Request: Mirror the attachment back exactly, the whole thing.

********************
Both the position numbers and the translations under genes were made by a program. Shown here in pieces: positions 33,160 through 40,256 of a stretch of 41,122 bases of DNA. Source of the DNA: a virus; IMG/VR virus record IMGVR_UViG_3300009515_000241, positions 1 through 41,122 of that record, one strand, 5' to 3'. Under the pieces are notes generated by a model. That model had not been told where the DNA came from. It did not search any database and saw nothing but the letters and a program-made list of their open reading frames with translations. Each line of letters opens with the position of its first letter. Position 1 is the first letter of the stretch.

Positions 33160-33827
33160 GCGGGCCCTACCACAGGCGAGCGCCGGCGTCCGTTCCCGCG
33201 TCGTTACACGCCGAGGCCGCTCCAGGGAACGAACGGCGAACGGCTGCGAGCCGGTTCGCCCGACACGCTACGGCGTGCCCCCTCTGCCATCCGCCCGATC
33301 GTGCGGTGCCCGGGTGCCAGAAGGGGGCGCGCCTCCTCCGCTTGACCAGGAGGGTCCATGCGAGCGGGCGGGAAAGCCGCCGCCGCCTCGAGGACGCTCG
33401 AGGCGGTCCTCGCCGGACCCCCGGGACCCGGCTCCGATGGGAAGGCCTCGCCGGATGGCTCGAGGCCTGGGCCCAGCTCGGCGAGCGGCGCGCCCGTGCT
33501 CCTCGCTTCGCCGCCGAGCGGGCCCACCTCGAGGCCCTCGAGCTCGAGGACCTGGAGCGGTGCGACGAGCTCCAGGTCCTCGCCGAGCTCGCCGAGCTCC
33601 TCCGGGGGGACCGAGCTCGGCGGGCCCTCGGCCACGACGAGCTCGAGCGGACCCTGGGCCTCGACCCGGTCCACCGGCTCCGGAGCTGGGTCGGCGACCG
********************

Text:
Both the position numbers and the translations under genes were made by a program. Shown here in pieces: positions 33,160 through 40,256 of a stretch of 41,122 bases of DNA. Source of the DNA: a virus; IMG/VR virus record IMGVR_UViG_3300009515_000241, positions 1 through 41,122 of that record, one strand, 5' to 3'. Under the pieces are notes generated by a model. That model had not been told where the DNA came from. It did not search any database and saw nothing but the letters and a program-made list of their open reading frames with translations. Each line of letters opens with the position of its first letter. Position 1 is the first letter of the stretch.

Positions 33160-33827
33160 GCGGGCCCTACCACAGGCGAGCGCCGGCGTCCGTTCCCGCG
33201 TCGTTACACGCCGAGGCCGCTCCAGGGAACGAACGGCGAACGGCTGCGAGCCGGTTCGCCCGACACGCTACGGCGTGCCCCCTCTGCCATCCGCCCGATC
33301 GTGCGGTGCCCGGGTGCCAGAAGGGGGCGCGCCTCCTCCGCTTGACCAGGAGGGTCCATGCGAGCGGGCGGGAAAGCCGCCGCCGCCTCGAGGACGCTCG
33401 AGGCGGTCCTCGCCGGACCCCCGGGACCCGGCTCCGATGGGAAGGCCTCGCCGGATGGCTCGAGGCCTGGGCCCAGCTCGGCGAGCGGCGCGCCCGTGCT
33501 CCTCGCTTCGCCGCCGAGCGGGCCCACCTCGAGGCCCTCGAGCTCGAGGACCTGGAGCGGTGCGACGAGCTCCAGGTCCTCGCCGAGCTCGCCGAGCTCC
33601 TCCGGGGGGACCGAGCTCGGCGGGCCCTCGGCCACGACGAGCTCGAGCGGACCCTGGGCCTCGACCCGGTCCACCGGCTCCGGAGCTGGGTCGGCGACCG